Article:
Cecily. If you are not, then you have certainly been deceiving us all in a very inexcusable manner. I hope you have not been leading a double life, pretending to be wicked and being really good all the time. That would be hypocrisy.
Algernon. [Looks at her in amazement.] Oh! Of course I have been rather reckless.
Cecily. I am glad to hear it.
Algernon. In fact, now you mention the subject, I have been very bad in my own small way.
Cecily. I don’t think you should be so proud of that, though I am sure it must have been very pleasant.
Algernon. It is much pleasanter being here with you.
Cecily. I can’t understand how you are here at all. Uncle Jack won’t be back till Monday afternoon.
Algernon. That is a great disappointment. I am obliged to go up by the first train on Monday morning. I have a business appointment that I am anxious . . . to miss?
Cecily. Couldn’t you miss it anywhere but in London?
Algernon. No: the appointment is in London.
Cecily. Well, I know, of course, how important it is not to keep a business engagement, if one wants to retain any sense of the beauty of life, but still I think you had better wait till Uncle Jack arrives. I know he wants to speak to you about your emigrating.
Algernon. About my what?
Cecily. Your emigrating. He has gone up to buy your outfit.
Algernon. I certainly wouldn’t let Jack buy my outfit. He has no taste in neckties at all.
Cecily. I don’t think you will require neckties. Uncle Jack is sending you to Australia.
Algernon. Australia! I’d sooner die.
Cecily. Well, he said at dinner on Wednesday night, that you would have to choose between this world, the next world, and Australia.
Algernon. Oh, well! The accounts I have received of Australia and the next world, are not particularly encouraging. This world is good enough for me, cousin Cecily.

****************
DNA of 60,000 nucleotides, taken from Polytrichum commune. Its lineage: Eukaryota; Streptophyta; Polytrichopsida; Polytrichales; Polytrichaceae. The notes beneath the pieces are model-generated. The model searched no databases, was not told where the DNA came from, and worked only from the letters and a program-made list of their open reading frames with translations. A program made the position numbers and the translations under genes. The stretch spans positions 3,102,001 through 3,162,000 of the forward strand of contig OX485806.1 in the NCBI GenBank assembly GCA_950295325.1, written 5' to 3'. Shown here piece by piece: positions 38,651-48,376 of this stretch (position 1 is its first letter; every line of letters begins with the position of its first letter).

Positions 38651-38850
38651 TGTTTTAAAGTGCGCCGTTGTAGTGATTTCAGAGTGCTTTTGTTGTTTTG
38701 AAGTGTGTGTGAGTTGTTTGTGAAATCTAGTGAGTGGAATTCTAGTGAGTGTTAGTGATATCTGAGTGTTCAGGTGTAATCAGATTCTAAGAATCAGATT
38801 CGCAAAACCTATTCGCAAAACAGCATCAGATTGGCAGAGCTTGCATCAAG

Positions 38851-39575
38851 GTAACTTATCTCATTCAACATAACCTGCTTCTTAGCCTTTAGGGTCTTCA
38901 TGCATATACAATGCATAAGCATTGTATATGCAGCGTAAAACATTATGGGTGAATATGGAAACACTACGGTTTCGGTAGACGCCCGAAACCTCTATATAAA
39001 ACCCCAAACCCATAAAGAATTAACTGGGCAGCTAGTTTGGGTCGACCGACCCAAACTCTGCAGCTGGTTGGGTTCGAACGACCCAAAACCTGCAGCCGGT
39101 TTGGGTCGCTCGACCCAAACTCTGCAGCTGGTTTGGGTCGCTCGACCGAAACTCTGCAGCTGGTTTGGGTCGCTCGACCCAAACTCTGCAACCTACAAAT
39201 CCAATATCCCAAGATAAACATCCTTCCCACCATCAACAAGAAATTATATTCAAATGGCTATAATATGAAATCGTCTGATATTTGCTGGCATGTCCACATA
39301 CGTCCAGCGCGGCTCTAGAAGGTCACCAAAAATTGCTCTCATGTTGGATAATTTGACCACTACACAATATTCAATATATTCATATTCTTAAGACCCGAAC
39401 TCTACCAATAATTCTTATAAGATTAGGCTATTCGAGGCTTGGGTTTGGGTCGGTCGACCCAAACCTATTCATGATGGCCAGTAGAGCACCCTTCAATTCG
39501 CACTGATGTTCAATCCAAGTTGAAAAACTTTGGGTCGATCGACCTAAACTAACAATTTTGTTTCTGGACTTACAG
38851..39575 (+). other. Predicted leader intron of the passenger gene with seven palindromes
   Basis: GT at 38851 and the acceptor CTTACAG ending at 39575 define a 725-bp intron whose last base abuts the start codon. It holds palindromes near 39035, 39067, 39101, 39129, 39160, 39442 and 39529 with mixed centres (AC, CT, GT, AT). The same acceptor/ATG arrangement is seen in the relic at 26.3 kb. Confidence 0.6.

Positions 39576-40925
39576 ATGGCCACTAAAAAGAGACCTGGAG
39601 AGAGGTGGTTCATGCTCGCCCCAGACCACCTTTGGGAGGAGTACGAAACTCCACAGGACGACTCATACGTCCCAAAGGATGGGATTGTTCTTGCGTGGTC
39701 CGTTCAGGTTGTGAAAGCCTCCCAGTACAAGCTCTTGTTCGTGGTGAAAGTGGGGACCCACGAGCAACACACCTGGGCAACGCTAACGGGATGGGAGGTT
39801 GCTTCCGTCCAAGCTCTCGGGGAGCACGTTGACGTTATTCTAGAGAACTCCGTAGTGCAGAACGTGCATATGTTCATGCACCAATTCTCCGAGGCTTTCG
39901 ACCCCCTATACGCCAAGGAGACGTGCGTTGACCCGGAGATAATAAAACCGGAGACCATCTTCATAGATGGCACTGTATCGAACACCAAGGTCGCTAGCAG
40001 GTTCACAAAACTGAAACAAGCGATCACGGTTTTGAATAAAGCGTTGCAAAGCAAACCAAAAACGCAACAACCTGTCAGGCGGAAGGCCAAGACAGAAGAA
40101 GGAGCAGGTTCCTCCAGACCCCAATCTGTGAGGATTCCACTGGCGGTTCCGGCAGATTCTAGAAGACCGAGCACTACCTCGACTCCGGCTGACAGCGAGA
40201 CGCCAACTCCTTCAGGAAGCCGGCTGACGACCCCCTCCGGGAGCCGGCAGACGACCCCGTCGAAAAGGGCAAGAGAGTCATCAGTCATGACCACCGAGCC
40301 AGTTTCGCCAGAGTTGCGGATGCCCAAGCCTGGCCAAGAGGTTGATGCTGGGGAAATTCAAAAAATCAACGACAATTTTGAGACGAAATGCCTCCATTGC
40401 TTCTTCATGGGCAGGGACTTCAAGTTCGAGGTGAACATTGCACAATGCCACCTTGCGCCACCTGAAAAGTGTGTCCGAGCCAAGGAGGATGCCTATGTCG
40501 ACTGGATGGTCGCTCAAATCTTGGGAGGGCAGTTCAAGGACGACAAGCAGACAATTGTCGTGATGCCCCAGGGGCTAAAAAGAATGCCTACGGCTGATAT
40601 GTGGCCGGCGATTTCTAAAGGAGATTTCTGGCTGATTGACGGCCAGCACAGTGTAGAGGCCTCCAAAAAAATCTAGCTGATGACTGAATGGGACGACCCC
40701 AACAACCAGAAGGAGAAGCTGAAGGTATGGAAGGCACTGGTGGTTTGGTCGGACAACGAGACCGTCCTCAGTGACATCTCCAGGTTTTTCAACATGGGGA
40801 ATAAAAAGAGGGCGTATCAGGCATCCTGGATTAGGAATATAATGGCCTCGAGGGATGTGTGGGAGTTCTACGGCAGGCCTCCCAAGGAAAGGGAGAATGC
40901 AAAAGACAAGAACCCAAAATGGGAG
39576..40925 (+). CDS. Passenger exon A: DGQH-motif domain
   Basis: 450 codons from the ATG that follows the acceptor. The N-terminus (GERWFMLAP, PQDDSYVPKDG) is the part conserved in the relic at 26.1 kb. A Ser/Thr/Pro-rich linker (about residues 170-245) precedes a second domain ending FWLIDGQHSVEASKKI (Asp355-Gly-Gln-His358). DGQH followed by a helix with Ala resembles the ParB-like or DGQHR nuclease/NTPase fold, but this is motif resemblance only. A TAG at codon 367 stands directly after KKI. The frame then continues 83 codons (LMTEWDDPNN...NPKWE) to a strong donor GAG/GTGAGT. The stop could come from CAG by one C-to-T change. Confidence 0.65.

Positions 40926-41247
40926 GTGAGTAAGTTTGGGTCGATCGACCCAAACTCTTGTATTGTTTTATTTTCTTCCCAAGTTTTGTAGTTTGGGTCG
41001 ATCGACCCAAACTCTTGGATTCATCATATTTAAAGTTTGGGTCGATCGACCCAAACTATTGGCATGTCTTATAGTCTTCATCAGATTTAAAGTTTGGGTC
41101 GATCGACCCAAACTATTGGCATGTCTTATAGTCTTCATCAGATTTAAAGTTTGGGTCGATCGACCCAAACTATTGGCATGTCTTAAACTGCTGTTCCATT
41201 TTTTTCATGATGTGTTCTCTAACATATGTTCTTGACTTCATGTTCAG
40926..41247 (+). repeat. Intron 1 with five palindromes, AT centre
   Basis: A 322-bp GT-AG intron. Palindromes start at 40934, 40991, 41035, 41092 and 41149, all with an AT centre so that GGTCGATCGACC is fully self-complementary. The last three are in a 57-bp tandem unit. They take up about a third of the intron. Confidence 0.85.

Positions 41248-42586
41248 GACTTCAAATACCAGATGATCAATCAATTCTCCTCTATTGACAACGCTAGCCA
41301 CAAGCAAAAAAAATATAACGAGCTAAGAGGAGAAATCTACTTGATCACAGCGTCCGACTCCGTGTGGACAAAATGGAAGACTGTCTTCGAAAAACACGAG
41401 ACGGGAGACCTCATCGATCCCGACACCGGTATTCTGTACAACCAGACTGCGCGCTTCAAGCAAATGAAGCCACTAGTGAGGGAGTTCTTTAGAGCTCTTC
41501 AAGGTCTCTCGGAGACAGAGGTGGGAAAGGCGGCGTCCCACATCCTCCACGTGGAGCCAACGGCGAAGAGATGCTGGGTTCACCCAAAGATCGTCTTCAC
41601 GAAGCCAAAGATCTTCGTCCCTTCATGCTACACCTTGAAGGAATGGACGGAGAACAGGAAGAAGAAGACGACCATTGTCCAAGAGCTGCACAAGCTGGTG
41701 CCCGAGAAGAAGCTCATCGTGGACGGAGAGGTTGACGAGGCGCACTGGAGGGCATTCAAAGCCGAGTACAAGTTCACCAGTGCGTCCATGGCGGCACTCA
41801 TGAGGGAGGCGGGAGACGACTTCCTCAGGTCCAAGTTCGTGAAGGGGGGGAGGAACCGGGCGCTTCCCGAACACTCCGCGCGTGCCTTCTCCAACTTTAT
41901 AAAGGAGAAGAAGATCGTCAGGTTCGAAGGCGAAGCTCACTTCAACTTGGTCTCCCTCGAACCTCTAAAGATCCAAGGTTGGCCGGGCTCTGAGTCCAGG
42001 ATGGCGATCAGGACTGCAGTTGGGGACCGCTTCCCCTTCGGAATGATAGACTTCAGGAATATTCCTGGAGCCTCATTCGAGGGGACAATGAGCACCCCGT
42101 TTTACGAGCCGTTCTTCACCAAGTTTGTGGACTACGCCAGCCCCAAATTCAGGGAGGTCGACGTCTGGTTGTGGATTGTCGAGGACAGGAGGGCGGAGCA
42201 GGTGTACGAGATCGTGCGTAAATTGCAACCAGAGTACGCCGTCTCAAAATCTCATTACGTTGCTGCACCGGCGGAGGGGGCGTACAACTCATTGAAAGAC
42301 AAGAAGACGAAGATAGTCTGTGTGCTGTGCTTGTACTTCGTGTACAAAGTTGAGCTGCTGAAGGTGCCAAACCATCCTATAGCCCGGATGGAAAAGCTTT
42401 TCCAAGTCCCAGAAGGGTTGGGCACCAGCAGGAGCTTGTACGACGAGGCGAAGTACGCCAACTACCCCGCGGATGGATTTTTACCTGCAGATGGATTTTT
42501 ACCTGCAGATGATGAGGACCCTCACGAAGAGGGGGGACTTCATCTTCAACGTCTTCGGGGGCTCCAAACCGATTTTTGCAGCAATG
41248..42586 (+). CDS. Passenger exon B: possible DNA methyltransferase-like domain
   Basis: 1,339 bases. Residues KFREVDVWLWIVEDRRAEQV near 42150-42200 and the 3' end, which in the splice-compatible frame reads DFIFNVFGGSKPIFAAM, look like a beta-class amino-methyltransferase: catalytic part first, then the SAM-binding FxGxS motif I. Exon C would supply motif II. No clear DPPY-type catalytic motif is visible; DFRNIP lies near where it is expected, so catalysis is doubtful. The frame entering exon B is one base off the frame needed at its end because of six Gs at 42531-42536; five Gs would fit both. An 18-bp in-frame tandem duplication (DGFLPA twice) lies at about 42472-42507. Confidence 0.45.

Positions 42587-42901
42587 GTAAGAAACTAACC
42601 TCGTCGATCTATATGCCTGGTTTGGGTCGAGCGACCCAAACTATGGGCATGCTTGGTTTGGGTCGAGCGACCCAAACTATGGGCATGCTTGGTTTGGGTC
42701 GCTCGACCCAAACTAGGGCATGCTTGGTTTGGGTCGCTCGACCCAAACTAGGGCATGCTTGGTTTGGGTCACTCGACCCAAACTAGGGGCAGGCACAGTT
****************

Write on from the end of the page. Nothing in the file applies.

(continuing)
Cecily. Yes, but are you good enough for it?
Algernon. I’m afraid I’m not that. That is why I want you to reform me. You might make that your mission, if you don’t mind, cousin Cecily.
Cecily. I’m afraid I’ve no time, this afternoon.
Algernon. Well, would you mind my reforming myself this afternoon?
Cecily. It is rather Quixotic of you. But I think you should try.
Algernon. I will. I feel better already.
Cecily. You are looking a little worse.
Algernon. That is because I am hungry.
Cecily. How thoughtless of me. I should have remembered that when one is going to lead an entirely new life, one requires regular and wholesome meals. Won’t you come in?
Algernon. Thank you. Might I have a buttonhole first? I never have any appetite unless I have a buttonhole first.
Cecily. A Marechal Niel? [Picks up scissors.]
Algernon. No, I’d sooner have a pink rose.
Cecily. Why? [Cuts a flower.]
Algernon. Because you are like a pink rose, Cousin Cecily.
Cecily. I don’t think it can be right for you to talk to me like that. Miss Prism never says such things to me.
Algernon. Then Miss Prism is a short-sighted old lady. [Cecily puts the rose in his buttonhole.] You are the prettiest girl I ever saw.
Cecily. Miss Prism says that all good looks are a snare.
Algernon. They are a snare that every sensible man would like to be caught in.
Cecily. Oh, I don’t think I would care to catch a sensible man. I shouldn’t know what to talk to him about.
[They pass into the house. Miss Prism and Dr. Chasuble return.]
Miss Prism. You are too much alone, dear Dr. Chasuble. You should get married. A misanthrope I can understand—a womanthrope, never!